Where I work, we occasionally have small discussion groups called “Difficult Dialogues”, which are open to employees and students alike to attend. There is always a specific topic – something that isn’t super easy to talk about – and they’re considered a time when you should be free to share your thoughts without fear of judgment.
One I went to last year was on the topic, “What Are the Conditions of Your Giving?”
We talked about what what conditions must be met before we give our time and resources to people in need. For example, what reasoning do we go through in our mind to decide if we’re going to give cash to a panhandler? What about to charitable organizations, or disaster relief situations? What prompts us to give to some and not others? What must the recipients do, or do for us, in order for us to give? It was a really thought-provoking discussion. We talked about how we feel about panhandling (very common in Chicago), whether we give anything to those who ask. Who we don’t give to and why. What we give (money, food, discussion, cards with info about shelters, etc).
One thing we talked about quite a bit, that I hadn’t really thought of as being related to this topic, was going through fatigue. Giving fatigue, crisis fatigue, save-the-world fatigue.
This discussion happened sometime after the February 27th, 2010 Chile earthquake. How do I know this? Because we talked about how after the Haiti earthquake (from January 2010) received such news coverage and we all felt so heartbroken and tied to that event. We all gave money and helped raise money and talked about Haiti. It was in the news, you couldn’t get away from it.
But then just 6 weeks later, a massive earthquake happened in Chile and there was mass destruction and loss of life as well. And the world – we – didn’t respond the same way.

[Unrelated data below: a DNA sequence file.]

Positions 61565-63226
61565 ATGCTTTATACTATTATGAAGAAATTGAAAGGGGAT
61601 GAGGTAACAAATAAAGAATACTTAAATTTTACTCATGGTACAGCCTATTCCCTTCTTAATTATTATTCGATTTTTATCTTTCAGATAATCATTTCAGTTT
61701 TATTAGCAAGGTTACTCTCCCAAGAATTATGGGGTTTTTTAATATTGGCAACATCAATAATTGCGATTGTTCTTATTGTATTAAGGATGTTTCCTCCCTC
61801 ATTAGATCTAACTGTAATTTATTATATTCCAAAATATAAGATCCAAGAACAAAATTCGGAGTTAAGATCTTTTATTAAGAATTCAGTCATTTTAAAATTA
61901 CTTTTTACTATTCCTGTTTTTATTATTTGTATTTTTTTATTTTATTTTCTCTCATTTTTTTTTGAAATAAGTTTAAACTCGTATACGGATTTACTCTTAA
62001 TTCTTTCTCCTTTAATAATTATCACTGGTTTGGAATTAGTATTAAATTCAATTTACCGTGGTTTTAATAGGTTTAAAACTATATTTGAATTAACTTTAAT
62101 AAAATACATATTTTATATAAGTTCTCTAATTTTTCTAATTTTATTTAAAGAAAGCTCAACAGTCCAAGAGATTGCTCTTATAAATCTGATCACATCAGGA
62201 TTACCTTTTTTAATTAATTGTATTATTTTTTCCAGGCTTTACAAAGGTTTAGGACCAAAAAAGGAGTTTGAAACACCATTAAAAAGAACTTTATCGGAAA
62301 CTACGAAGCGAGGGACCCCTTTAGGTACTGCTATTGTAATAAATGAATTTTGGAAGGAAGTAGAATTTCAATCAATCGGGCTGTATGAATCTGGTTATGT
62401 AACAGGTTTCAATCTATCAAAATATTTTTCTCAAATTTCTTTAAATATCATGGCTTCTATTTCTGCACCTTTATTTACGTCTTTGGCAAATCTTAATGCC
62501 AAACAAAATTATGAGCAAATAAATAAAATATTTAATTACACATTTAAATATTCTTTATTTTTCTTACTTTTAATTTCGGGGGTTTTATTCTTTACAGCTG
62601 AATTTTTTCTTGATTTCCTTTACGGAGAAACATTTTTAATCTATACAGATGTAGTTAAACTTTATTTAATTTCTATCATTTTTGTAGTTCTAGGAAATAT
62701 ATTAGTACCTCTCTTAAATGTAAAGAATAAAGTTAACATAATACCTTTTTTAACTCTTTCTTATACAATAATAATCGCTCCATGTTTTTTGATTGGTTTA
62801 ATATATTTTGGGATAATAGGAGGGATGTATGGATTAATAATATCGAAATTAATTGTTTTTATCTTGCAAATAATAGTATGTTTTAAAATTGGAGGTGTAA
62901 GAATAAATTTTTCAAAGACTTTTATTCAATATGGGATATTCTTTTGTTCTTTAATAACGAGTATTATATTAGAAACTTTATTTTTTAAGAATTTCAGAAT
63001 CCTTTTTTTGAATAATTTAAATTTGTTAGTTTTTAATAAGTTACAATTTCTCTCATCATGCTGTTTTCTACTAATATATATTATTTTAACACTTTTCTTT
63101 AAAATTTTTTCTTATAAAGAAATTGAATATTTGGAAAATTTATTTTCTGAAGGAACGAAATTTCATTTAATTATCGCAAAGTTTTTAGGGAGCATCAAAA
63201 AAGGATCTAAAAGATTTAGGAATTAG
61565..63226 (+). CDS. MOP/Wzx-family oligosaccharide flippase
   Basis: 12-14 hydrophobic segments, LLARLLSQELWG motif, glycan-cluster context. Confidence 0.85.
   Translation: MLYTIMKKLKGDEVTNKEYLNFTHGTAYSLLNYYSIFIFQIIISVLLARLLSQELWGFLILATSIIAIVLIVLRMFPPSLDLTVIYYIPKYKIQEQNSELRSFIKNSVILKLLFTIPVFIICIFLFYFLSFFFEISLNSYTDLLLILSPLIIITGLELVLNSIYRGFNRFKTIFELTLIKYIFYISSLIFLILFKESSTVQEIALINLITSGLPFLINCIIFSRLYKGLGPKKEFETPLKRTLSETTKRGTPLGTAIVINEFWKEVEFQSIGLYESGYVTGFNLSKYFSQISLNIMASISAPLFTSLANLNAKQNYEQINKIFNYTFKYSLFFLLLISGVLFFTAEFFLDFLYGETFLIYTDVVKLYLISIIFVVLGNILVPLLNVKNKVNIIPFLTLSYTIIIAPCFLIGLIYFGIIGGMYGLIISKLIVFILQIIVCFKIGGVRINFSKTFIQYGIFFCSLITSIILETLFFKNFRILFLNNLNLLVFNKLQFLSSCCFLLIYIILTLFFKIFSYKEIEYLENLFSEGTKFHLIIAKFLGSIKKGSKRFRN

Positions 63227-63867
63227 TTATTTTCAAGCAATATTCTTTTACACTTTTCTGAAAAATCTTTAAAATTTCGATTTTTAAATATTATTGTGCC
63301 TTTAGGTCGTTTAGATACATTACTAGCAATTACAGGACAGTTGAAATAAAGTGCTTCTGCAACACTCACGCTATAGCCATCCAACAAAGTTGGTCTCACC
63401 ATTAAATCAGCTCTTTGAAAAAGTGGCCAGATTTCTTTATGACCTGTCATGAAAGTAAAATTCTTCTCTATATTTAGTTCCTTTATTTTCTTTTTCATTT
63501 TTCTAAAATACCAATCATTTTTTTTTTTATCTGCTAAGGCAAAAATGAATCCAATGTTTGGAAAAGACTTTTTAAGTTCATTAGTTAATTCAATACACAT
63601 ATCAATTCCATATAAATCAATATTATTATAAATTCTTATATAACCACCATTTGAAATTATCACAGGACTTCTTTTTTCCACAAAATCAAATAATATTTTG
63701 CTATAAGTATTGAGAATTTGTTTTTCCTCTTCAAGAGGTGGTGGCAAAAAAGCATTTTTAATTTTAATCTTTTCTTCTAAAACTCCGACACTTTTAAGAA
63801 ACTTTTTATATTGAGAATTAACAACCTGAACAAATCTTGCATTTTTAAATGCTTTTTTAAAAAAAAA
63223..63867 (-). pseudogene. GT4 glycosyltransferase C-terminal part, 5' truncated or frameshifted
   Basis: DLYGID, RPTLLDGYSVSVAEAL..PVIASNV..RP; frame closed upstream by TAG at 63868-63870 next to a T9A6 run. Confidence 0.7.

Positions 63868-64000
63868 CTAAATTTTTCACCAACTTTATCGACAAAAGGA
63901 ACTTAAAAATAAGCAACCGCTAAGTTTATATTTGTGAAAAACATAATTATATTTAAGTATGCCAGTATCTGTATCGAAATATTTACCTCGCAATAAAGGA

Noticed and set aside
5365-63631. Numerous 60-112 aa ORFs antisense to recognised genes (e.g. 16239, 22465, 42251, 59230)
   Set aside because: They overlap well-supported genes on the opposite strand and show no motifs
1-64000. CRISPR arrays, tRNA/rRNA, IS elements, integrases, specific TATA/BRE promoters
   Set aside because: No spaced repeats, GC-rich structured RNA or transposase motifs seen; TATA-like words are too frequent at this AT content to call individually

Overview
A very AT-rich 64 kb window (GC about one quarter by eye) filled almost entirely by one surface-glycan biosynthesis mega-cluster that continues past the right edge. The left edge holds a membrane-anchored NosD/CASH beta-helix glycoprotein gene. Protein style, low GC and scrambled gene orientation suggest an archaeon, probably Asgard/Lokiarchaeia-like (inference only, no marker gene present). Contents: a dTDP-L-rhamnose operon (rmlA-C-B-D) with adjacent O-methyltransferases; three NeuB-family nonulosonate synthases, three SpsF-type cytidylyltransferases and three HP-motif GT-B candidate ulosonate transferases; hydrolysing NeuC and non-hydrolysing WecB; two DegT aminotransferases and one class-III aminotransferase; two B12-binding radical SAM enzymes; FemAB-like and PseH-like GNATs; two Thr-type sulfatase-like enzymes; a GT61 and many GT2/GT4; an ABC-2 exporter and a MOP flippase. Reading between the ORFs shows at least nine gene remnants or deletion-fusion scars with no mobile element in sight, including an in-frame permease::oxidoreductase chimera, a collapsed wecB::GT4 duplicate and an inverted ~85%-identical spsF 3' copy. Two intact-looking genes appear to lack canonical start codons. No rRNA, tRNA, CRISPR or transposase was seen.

Some of us in the room said that we had a personal connection to Haiti, and we think that’s why we responded so strongly to Haiti and not to Chile. But most of us agreed that we were experiencing fatigue. We couldn’t handle seeing any more images of devastation. We couldn’t seem to find the motivation to get out and fundraise again, so soon after Haiti. We were ready for lighter things like funny movies and focusing on our families and going about our normal lives. We were just worn out from all the heartbreak and didn’t have the energy or motivation to go through it again.
We examined this a few ways, but I’m bringing it up now because I see it happening again.
If you’ve been following my blog awhile, you know that I’ve been involved in raising some money for the Red Cross to benefit relief efforts in Japan after their huge earthquake & tsunami. I got really involved in those efforts, and I got involved in the Handmade With Purpose blog’s efforts, and I got involved with the Emergency Fund, who I’m donating some of my shop proceeds to.
And then, tornadoes started developing across the Southern U.S. (article & video in that link from Weather.com)
I was raised in Wichita, KS – we have tornadoes every year and there’s always some damage. Every few years, a major tornado causes horrible damage & takes lives, somewhere in our region in Kansas, Oklahoma, sometimes Arkansas or Missouri. So this is the sort of thing I personally know pretty well and feel a strong connection to. Normally, I would be ALL OVER drumming up participation in some sort of fundraiser or putting together lists of orgs you can donate to, sharing info about the individuals who are doing small but important things on their own to help.
But I haven’t. I’m worn out. I don’t know what the official name for this is, but I have crisis fatigue. And I feel guilty about it.
I know that the world’s problem resolution doesn’t reside on my shoulders alone, and that I can’t be expected (by myself or anyone else) to give over-the-top energy and work to every important cause that presents itself. But I still feel sad that I’m . . . not more sad.
Have any of you experienced this? I’m sure you have, I imagine it to be a really universal thing. I suppose I want to explain why I haven’t jumped on this . . . and why I won’t be able to jump on every crisis that happens. Even the ones that might have a more personal connection to my life.